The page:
When I got home, I worked for years in fashion doing t-shirt illustration. It was really big in the early 2000s. One day I met a ceramicist who was Danish at a party reception for a new store and we became friends. That’s how I really got into ceramics because she and I started to hang out and she would throw a little and I made drawings and we just started to experiment.
It’s all in small pools of concentration, but right outside that place it’s chaos and I think that’s very inspiring as well because we don’t think about that in Scandinavia at all. Everything is planned. There is order, all the names match and it’s illegal to do anything that doesn’t match the city plan. Like the city decides the balcony color and you don’t see that in Japan at all, so it’s crazy. Visually for a designer, it’s really inspiring. It’s very opposite point of view, but at the same time, they have a love for materials like we do. So that's where we sort of meet. They like simple shapes. Some areas in Japanese culture have simple shapes. You also have the Buddhists culture so you have the gold and decor, but sort of down to earth, simple design, and function. It’s very matchy with Scandinavia and Finland.
I’m curious about your process. Some pieces seem straightforward and functional and others are more experimental, like art.
I definitely try to balance it because I don’t want to keep it separate where we do functional ware here and we do art here.
We also try to put out some more silly products and sometimes we really miss the mark like things people think are really weird. Last year we put out these hooks. Big mistake. We had so many in stock, no one bought them. But one thing that we put out in the spring did so great, we couldn’t meet demand.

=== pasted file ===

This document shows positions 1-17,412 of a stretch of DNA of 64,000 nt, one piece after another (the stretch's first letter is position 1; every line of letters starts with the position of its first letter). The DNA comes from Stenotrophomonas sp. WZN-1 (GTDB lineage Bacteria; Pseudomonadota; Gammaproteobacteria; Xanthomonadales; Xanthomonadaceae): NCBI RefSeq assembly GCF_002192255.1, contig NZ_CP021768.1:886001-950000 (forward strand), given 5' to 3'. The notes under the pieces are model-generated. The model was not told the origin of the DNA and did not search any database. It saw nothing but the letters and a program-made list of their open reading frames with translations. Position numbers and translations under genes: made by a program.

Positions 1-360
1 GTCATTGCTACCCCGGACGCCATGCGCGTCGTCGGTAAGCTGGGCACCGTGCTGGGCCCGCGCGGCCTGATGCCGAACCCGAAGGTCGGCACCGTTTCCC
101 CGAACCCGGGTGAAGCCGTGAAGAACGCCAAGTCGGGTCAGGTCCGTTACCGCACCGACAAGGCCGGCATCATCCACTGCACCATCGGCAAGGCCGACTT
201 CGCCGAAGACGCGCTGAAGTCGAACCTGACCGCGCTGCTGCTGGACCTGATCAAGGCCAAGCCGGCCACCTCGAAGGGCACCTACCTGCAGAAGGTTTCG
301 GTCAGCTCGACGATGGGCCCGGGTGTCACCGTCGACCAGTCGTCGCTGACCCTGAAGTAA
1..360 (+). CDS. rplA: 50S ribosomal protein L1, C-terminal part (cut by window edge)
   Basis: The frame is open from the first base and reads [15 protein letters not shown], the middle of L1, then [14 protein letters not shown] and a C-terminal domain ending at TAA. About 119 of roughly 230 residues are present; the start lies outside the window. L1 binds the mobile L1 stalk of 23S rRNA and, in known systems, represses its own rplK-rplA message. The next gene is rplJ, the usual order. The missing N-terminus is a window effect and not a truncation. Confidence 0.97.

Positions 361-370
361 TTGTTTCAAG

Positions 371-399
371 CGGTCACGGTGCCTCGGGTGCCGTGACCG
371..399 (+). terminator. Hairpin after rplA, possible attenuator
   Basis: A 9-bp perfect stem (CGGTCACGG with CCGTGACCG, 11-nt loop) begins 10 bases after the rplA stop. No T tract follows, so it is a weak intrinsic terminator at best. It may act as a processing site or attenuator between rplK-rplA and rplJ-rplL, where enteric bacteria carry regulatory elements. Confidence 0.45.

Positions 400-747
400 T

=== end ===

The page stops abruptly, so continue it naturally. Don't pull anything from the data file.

Was working in ceramics a response to digital fatigue?
Yeah totally. I was really burnt out. Everything I did disappeared so quickly. I did children’s books. When you do a kid’s book in Denmark it’s full-priced for one week in the store and then they put it on sale because all the agencies put out new books every week. So there’s constantly things become unimportant. It doesn’t matter.
So your progression was web, then paper, and then you wanted something even more than that?
Hand drawn books are more interesting than computer-drawn books, and that’s what I wanted to take into ceramics. So it’s hand drawn but it still has a strict design aesthetic.
At some point that will be fatigued as well, but for now, people still want to drink coffee. Ceramics have something that connects us to food so I think in that way we will always have ceramics, but right now there’s a crazy boom in Europe and the States and at some point, it will probably peak and then calm down. We are also trying to explore new things and look forward to what is going to be next.
What did you bring back from Japan that influenced what you are doing now?
A sense of color and the joy of color. I’m not afraid to use color and the Japanese have a very crazy way of thinking. They don’t think in coherence like we do. Or at least that’s my impression of what I see when I go there.
Photography by Robiee Ziegler, unless otherwise noted. Interviews edited for flow and clarity.